IaaS Traffic Control
Another possible issue is that there may be little to no firewalling limiting access to the VM. In a private IaaS deployment, the cloud will be behind the perimeter so this should be a non-issue. In a public cloud however, the VM may spin up unprotected. Even if packet level control is in use, the protection may be minimal. For example if you are using Amazon EC2 security groups, the basic service only permits security groups to be assigned at the time the VM is initiated. This can make it extremely difficult to change firewall policies while the VMs are in operation. The result is that some basic customers simply create a single security group that permits all traffic, so they do not run into complication later.
One of the most difficult aspects of penetration testing an IaaS environment is determining target IP information. Remember that a cloud is typically shared space, so you cannot count on a tenant's IP address range as being continuous. In fact if they frequently bring servers up and down, it is not uncommon for the allocated IP addresses to change.
This is where things can get a bit tricky. If you are targeting a private IaaS deployment, determine whether the entire IP range is in scope. While IP addresses are usually only revealed during white box testing, exceptions can be made to ensure uninvolved third parties do not receive collateral probing. If the contracting organization has servers in public IaaS space, you may be able to enumerate their location via DNS by identifying IP ranges that are part of known hosting providers.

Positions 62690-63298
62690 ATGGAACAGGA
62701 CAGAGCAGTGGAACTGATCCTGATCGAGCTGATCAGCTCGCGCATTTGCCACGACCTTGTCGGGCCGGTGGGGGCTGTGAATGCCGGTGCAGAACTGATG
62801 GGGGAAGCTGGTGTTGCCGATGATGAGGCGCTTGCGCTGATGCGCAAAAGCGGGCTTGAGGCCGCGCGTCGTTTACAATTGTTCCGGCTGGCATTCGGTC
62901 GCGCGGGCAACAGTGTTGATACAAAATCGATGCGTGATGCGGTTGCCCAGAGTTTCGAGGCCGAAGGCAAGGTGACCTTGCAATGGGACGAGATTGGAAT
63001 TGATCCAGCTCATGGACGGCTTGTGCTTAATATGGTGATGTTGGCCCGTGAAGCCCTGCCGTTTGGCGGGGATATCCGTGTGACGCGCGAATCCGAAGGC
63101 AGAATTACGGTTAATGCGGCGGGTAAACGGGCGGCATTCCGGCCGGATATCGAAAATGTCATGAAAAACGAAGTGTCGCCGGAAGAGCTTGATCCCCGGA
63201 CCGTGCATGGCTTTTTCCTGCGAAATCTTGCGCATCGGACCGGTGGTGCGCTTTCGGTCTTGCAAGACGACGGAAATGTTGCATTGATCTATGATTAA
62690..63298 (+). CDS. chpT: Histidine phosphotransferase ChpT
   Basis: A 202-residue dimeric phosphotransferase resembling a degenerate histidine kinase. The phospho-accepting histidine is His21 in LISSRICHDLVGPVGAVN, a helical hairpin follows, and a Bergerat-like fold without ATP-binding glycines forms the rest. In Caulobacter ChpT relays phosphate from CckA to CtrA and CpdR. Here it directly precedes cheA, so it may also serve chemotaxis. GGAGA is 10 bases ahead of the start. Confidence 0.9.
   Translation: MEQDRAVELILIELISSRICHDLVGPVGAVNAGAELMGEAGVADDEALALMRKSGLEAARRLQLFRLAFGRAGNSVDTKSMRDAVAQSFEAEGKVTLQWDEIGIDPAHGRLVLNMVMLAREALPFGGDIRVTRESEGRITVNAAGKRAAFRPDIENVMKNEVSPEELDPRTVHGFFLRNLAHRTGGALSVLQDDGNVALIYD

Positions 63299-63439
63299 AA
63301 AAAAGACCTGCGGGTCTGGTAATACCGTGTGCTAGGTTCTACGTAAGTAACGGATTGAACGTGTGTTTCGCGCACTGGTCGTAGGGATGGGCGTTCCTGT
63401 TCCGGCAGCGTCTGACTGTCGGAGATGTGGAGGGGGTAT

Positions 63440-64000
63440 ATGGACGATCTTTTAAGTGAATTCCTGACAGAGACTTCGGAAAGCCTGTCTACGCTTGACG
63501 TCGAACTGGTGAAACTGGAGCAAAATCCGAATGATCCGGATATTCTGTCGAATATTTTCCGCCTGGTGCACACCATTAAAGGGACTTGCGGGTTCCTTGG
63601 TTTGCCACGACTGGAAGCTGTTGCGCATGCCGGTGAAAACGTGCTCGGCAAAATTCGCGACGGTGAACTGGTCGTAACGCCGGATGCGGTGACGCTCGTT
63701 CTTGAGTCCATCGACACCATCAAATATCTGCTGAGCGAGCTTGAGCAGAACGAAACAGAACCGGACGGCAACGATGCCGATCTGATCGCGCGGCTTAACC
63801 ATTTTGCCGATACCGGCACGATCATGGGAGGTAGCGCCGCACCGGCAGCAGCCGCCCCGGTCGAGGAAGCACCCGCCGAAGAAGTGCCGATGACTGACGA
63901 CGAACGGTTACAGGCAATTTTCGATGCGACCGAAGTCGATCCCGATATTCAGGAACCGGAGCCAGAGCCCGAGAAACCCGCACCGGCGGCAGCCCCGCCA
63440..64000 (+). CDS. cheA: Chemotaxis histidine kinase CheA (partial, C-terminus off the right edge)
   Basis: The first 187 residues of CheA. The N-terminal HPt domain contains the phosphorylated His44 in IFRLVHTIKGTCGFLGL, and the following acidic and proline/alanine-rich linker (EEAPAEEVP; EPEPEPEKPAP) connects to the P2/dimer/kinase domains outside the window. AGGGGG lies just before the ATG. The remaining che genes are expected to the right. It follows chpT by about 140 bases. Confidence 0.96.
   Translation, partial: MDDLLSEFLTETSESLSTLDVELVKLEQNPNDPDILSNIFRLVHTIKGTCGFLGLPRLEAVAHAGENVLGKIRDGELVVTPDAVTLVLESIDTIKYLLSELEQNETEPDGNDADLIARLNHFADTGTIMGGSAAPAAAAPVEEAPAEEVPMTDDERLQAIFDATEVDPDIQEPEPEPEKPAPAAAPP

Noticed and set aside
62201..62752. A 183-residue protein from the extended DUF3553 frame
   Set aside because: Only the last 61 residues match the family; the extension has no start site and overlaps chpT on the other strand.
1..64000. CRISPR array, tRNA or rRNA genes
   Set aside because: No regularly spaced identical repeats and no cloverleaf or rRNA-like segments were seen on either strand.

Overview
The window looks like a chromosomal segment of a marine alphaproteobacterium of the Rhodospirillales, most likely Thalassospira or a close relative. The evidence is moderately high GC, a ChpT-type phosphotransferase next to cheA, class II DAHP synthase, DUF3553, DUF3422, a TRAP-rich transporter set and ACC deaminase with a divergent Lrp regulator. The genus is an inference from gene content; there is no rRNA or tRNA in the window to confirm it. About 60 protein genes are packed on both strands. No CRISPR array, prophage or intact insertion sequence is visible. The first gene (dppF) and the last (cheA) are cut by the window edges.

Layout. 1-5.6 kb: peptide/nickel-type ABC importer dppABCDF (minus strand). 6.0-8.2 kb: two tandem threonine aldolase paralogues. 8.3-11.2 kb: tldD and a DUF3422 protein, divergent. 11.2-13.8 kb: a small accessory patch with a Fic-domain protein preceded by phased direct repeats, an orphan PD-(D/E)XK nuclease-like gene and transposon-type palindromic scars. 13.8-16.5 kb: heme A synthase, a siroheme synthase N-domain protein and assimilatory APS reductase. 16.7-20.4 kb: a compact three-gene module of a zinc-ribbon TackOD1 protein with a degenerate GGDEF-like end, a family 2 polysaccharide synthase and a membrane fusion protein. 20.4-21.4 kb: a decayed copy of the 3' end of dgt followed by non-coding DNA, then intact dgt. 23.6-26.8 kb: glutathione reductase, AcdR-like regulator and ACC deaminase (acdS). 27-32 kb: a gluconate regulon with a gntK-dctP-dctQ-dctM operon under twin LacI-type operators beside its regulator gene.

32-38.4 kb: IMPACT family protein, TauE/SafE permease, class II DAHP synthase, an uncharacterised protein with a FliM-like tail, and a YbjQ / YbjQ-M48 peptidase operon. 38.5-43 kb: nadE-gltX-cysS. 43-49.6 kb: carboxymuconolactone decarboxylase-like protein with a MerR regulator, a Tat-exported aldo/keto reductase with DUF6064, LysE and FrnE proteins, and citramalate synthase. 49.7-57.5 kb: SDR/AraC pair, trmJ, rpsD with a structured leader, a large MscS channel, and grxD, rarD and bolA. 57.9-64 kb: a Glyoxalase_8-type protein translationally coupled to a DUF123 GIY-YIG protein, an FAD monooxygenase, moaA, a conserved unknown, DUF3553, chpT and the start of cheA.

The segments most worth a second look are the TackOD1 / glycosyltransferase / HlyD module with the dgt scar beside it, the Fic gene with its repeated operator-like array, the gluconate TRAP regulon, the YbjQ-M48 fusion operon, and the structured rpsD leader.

Another common trick is to tie the public server back to the local LAN via a VPN. This technique is shown in Figure 2. While this nullifies many of the benefits of public cloud such as geo-location services and load balancing, it does permit the organization to use their existing perimeter security to reduce the risks against the server in public space. The public cloud server is configured such that it will only communicate down the VPN tunnel.
Remember that the public cloud is a virtual environment. So while extending the LAN may protect the publically hosted server at the network level, the VM is still connected to a hypervisor and a VSwitch via software. So it may be possible to come at the VM from another vector besides the network. However this type of testing would require that the attack be directed against layers managed by the cloud provider, which could put them out of scope if you have been contracted by a tenant.
We are just starting to see penetration testing tools that are designed to address the unique needs of a cloud environment. One such tool is Core CloudInspect for Amazon Web Services. This tool is similar to other product offerings by Core, but reconfigured to play nice in a public IaaS environment. Effectively this means that all of the networking tests have been stripped out to ensure that only the tenant layers are targeted during testing. At the time of this writing, the tool only supports Amazon AWS. It also integrates with your AWS account, so it is less useful for penetration testing or third party auditing. Still, it is a start in the right direction.
Attacking The Hypervisor